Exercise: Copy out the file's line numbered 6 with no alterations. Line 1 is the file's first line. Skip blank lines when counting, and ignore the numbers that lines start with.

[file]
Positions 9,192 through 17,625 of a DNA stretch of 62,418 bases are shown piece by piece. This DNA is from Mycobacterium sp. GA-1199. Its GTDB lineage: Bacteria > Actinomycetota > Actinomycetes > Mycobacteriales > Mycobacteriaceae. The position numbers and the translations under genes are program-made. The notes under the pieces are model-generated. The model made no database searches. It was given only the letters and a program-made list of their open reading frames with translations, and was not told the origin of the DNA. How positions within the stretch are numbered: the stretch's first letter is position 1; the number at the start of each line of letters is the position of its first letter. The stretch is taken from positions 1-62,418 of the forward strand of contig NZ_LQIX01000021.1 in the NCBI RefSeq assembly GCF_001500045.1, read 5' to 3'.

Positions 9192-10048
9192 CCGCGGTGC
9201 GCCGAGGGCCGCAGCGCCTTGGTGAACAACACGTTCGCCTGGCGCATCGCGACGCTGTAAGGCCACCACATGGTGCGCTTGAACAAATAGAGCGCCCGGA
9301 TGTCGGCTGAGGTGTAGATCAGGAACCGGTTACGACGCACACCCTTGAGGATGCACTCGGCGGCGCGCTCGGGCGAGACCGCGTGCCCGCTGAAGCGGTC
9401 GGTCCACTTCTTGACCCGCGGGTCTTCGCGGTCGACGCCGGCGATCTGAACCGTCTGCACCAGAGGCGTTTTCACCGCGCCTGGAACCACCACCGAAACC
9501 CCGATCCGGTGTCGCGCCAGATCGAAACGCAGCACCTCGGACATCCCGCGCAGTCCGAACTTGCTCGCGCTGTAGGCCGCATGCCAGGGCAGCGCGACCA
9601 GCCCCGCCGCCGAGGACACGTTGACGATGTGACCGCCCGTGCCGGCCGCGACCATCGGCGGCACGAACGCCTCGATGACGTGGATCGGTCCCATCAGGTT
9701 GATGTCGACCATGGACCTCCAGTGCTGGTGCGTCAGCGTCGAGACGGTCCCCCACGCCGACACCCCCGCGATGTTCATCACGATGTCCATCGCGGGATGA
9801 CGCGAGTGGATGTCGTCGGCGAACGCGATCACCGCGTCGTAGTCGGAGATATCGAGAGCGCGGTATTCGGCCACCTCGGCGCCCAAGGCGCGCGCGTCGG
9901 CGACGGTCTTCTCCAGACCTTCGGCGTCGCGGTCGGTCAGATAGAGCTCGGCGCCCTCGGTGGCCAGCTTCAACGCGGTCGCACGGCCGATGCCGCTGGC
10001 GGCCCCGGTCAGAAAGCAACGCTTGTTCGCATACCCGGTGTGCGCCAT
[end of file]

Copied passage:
9401 GGTCCACTTCTTGACCCGCGGGTCTTCGCGGTCGACGCCGGCGATCTGAACCGTCTGCACCAGAGGCGTTTTCACCGCGCCTGGAACCACCACCGAAACC